Verdy honored with President's Medal at IU Ballet's celebration of her legacy
FOR IMMEDIATE RELEASE
BLOOMINGTON, Ind. -- Indiana University President Michael A. McRobbie presented the President's Medal for Excellence to Jacobs School of Music Distinguished Professor Violette Verdy over the weekend.
The medal was awarded to Verdy just before the start of IU Ballet Theater's fall ballet, "Classical Europe: Celebrating Violette," on Oct. 5. She choreographed one of the three pieces performed during the ballet, set to music by Brahms.
"I am totally surprised and overwhelmed, never expecting something of this importance," Verdy said. "I would like to think that it is not just for me, but for everyone involved in our department -- the chair, the teachers, the pianists and all our beautiful and talented young students."
The highest honor an IU president can bestow, the President's Medal for Excellence recognizes, among other criteria, distinction in public service, service to IU, and extraordinary merit and achievement in the arts, humanities, sciences, education and industry. The medal itself is a reproduction in silver of the symbolic jewel of office worn by IU's president at ceremonial occasions.
"Violette is one of the greatest ballerinas from an era of great dancers and choreographers, and she is an Indiana University treasure," McRobbie said. "Her remarkable achievements as a dancer and choreographer have garnered her international acclaim and several of the highest honors in her field, and she is equally renowned for her dedication to training future generations of dancers, including many who have launched successful careers at the IU Jacobs School of Music. We are extremely pleased to honor Violette for her vital contributions to the arts as one of the premier ballet dancers of the 20th century and in recognition for all that she has done for IU and for dance education."
Born in Pont-l'Abbe, France, Verdy began her dancing career in 1945 as a soloist with Roland Petit's Les Ballets des Champs Elysées, later called Les Ballets de Paris. She toured the United States for the first time in 1953 and, five years later, was invited by Lincoln Kirstein and George Balanchine to join the New York City Ballet as principal dancer, a position she held for 18 years until her retirement from the stage in 1976.
While at the New York City Ballet, she danced more than 25 principal roles, and Balanchine created many roles especially for her. She also appeared as a principal dancer with the American Ballet Theatre and the London Festival Ballet, as well as a guest principal dancer with many of the world's leading dance companies.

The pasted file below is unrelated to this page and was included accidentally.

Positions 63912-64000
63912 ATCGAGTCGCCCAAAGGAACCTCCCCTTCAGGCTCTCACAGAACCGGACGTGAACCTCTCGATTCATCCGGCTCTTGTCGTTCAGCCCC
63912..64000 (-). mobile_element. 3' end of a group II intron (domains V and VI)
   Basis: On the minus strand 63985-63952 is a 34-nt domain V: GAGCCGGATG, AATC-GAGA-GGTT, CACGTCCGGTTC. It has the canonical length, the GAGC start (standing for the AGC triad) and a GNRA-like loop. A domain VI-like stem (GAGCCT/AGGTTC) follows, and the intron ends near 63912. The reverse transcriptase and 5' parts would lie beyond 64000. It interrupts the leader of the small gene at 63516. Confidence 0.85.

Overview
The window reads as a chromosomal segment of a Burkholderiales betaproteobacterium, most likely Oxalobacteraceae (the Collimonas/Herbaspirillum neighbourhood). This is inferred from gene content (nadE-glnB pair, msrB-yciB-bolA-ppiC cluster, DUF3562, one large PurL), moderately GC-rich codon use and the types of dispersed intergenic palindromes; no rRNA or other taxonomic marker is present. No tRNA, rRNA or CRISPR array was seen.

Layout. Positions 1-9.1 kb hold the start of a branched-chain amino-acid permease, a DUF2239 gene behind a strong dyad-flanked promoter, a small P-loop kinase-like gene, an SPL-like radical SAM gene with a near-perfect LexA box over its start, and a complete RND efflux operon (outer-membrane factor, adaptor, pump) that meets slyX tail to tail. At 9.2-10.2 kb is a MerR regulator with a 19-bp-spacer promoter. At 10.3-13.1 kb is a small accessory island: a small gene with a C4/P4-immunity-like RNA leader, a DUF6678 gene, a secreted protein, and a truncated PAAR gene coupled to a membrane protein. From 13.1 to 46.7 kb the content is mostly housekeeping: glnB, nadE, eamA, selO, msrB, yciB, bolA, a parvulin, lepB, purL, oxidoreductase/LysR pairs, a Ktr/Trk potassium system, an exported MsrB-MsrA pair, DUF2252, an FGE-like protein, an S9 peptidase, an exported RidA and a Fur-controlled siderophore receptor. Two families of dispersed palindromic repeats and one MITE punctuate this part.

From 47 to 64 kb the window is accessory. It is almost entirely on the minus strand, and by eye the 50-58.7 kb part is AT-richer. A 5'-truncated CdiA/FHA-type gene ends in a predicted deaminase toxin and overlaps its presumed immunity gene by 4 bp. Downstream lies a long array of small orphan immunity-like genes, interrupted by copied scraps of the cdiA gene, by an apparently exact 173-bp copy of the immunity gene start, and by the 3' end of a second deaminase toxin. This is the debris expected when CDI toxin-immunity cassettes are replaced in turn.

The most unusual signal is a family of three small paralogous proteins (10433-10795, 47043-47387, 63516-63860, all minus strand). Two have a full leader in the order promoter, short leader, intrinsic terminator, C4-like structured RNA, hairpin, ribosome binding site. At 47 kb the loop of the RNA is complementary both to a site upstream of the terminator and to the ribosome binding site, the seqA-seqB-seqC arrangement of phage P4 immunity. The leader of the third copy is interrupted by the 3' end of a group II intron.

After retiring from the stage, Verdy began a career as an administrator and teacher. In 1977, she was the first woman to be appointed artistic director of the Paris Opera Ballet. She held this position until 1980, when she was invited to be co-artistic director of the Boston Ballet, where she also served as director from 1983 to 1984. In 1984, she began teaching with the New York City Ballet. She currently serves as artistic advisor to the Rock School of Ballet, Philadelphia; and as principal guest teacher to the School of American Ballet, New York City.
Verdy holds three honorary doctorates and has received numerous awards, including the Chevalier de l'Ordre National de la Légion d'honneur and the Chevalier de l'Ordre des Arts et Lettres. She danced at the White House, starred in the 1955 film "The Glass Slipper," among other films and television shows, and was the subject of a 1978 biography and two documentaries about her life. She has choreographed for national and international ballet companies and is the author of two children's books. In 2003, she received the Artistic Achievement Award of the School of American Ballet in New York City.
Appointed to the IU faculty in 1996, she was named a Distinguished Professor in 2005.
The Jacobs School of Music received an endowment in 2010 to support the first faculty chair in classical ballet in the nation and named Verdy as the inaugural recipient of the Kathy Ziliak Anderson Chair in Ballet.
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